Would this be okay for a dog, let alone your own child?
This case is, sadly, not rare. Many other mothers have killed their autistic children because they could not look after them anymore. (1) (2) (3) (4)
While many say, “but they didn’t have to murder Alex,” after viewing this film, you might change your mind, seeing a lack of compassion and cruelty at the hands of the medical system as the culprits rather than the mother and godmother. You may in fact see the desperation these women felt, believing that the only way to end Alex’s suffering and save him from a far crueler fate was to end his life.
One of the most tragic parts of this case was that shortly before Alex’s death, the mother found someone who knew how to help Alex, yet the hospital back in Chicago made Alex continue to take psychiatric medication that was clearly not working for him. Now that is cruel. Alex’s mother did not want this at all, but she had to comply because the doctors can override a parent’s wishes anytime they want to.
It’s very easy to judge a situation like this, but unless you are living it, what you think you “may” have done can differ drastically from what you actually would have done. You never really know until you’ve walked in someone else’s shoes.
What Is Going To Happen To All Of The Autistic Children?
If the proper facilities had been available for Alex, he would still be alive today. With many children today also being severely autistic, and some experts, such as Stephanie Seneff (a senior research scientist at the MIT Computer Science and Artificial Intelligence Laboratory) predicting that one in every two children by 2025 will be autistic – the future for these families and their children is very frightening indeed.
And what about the financial strain it can cause on a family? According to a study by Autism Speaks, the average cost for looking after one autistic child during their lifetime costs a family between 1.4 – 2.4 million dollars. If the medical community does not start treating them for their physical conditions (and it is important to note that most autistic children often have bowel disorders triggering their behavioural problems), they are sure to end up going down the same road as Alex, being treated psychiatrically rather than medically and therefore never truly getting better. And with the obvious cruelty inherent in this course of action, how many families will be able to – or not able to – handle it when it happens to their own child?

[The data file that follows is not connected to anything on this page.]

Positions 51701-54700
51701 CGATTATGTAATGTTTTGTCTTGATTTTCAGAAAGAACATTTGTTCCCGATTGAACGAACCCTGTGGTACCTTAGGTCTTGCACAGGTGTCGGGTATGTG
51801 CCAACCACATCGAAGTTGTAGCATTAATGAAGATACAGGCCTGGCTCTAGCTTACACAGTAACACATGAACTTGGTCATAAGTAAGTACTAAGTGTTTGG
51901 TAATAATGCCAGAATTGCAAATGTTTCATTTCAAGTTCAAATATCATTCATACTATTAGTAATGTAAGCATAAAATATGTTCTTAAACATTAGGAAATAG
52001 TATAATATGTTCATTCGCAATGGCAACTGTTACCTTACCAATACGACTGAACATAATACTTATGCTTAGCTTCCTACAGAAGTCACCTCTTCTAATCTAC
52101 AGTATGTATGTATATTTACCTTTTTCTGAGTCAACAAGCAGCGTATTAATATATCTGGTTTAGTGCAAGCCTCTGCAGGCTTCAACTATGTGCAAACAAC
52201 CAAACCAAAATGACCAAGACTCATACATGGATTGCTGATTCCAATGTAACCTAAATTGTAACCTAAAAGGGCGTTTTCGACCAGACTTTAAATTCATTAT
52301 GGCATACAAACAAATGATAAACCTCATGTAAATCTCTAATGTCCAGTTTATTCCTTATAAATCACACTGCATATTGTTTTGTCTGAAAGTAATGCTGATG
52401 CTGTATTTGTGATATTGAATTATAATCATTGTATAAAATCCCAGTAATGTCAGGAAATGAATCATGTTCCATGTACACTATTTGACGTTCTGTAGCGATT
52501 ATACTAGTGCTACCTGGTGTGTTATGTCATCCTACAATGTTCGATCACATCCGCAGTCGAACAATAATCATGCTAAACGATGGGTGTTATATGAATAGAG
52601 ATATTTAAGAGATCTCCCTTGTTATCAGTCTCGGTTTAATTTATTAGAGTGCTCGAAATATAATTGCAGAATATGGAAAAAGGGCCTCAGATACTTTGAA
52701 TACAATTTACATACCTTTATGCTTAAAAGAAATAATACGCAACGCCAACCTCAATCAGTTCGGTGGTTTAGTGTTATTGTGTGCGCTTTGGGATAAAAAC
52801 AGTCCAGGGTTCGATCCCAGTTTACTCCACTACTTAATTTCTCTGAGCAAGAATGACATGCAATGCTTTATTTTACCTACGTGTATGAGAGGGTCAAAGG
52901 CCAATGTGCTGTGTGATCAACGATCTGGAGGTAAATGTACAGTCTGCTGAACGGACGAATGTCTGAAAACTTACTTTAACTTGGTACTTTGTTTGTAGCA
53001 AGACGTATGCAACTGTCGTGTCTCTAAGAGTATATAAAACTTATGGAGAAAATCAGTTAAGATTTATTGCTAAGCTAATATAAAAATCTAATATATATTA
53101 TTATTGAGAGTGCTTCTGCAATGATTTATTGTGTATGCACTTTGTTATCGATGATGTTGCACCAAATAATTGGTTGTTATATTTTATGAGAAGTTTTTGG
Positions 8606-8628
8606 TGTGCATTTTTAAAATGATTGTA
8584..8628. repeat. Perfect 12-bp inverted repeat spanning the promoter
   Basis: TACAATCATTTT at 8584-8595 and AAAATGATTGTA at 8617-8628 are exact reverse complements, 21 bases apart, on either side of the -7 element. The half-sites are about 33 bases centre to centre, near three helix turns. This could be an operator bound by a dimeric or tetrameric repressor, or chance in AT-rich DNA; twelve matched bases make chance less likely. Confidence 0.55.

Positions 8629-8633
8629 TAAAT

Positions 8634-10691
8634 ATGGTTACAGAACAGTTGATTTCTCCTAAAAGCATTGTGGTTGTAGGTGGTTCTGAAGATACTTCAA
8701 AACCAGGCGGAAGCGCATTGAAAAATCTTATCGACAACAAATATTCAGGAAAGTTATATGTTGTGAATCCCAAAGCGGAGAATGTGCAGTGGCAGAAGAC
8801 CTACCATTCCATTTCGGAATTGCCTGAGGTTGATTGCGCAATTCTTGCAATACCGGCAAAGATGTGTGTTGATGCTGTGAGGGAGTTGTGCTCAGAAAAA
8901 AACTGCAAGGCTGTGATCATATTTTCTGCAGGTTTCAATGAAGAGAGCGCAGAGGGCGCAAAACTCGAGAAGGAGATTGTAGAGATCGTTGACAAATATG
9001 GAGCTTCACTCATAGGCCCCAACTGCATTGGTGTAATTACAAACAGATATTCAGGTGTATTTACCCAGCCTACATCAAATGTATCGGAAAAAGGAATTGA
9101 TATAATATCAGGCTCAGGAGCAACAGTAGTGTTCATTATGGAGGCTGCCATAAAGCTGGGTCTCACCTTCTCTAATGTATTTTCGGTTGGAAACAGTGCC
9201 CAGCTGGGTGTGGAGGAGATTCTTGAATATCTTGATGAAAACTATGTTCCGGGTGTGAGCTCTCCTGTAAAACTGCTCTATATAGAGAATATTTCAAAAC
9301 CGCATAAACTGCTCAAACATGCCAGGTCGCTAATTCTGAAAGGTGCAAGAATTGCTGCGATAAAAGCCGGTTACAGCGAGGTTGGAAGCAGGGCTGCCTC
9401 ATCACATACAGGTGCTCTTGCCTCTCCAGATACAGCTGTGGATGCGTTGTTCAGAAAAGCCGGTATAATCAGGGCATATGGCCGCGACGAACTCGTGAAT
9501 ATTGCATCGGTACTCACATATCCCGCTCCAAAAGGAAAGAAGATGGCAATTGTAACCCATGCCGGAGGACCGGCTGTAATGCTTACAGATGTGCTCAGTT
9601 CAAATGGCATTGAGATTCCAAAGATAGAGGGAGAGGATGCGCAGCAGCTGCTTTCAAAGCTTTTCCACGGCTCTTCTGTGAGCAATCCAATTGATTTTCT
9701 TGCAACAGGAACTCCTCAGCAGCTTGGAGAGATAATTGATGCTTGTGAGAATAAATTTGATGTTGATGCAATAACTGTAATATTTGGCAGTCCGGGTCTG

In honour of Alex’s memory The Alex Spourdalakis Recovery Centre will be built in Austin Texas.
”It broke my soul. It’s really hard to find the words. It may be the worst, saddest story I have ever seen. Everybody should see it, even if you can’t stand to see it.” – Celia Farber, Investigative Journalist, after viewing the film.
Watch & Share Alex’s Story
I really hope that you will take the time to view this movie. It raises such important issues. I will warn you, it’s not an easy film to watch at times. What the medical system did to Alex is beyond chilling, and you can clearly see it. You can see it in Alex’s eyes and his shocking change of behavior and how it all served to wear down the strength of his mother and godmother, bit by bit.
When it comes to Alex’s mother, I personally saw nothing in her but love, and at the end, pure desperation – she just could not handle seeing her son being treated like he was. Dorothy knew that she had nowhere to turn and Alex would never receive the correct medical care he deserved.
Our medical system needs a huge shakeup if we are to help these autistic children in the way that they need.
TLB recommends you visit The Pause for more great articles and pertinent information.